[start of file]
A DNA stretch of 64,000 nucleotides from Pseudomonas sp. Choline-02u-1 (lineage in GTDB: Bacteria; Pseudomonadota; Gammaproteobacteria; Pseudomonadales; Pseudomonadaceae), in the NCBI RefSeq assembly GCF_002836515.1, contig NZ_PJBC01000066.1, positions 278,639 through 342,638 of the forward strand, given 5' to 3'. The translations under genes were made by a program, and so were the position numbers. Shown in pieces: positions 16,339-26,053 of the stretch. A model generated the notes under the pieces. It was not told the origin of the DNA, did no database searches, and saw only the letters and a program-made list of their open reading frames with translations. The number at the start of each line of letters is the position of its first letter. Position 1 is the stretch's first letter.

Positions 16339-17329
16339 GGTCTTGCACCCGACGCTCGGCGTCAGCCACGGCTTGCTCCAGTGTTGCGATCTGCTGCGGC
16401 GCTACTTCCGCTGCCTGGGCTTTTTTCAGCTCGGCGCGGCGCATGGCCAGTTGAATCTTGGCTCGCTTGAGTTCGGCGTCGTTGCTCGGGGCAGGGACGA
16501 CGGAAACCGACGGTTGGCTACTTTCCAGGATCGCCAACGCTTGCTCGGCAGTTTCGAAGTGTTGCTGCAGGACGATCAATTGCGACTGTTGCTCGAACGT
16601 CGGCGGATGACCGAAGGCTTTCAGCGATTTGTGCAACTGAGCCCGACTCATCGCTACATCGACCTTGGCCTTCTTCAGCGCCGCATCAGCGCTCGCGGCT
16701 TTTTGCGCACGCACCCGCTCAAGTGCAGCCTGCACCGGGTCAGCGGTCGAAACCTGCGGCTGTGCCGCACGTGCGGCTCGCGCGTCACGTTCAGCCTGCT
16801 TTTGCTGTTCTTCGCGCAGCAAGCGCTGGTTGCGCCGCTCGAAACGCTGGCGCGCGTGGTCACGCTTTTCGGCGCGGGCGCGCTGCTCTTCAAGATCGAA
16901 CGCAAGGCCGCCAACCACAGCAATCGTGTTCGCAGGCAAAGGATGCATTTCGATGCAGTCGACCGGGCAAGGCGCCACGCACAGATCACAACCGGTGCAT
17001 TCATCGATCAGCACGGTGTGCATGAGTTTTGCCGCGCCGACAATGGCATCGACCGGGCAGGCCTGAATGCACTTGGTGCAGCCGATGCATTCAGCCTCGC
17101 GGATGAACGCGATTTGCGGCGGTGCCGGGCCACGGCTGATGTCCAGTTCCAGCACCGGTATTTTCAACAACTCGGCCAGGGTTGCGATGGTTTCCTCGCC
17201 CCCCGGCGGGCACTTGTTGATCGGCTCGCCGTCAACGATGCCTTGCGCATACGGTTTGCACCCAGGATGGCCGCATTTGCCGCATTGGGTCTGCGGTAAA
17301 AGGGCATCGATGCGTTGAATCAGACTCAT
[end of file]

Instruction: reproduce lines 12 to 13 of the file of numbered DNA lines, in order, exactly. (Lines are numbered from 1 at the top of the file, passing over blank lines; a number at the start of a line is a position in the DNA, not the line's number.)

17201 CCCCGGCGGGCACTTGTTGATCGGCTCGCCGTCAACGATGCCTTGCGCATACGGTTTGCACCCAGGATGGCCGCATTTGCCGCATTGGGTCTGCGGTAAA
17301 AGGGCATCGATGCGTTGAATCAGACTCAT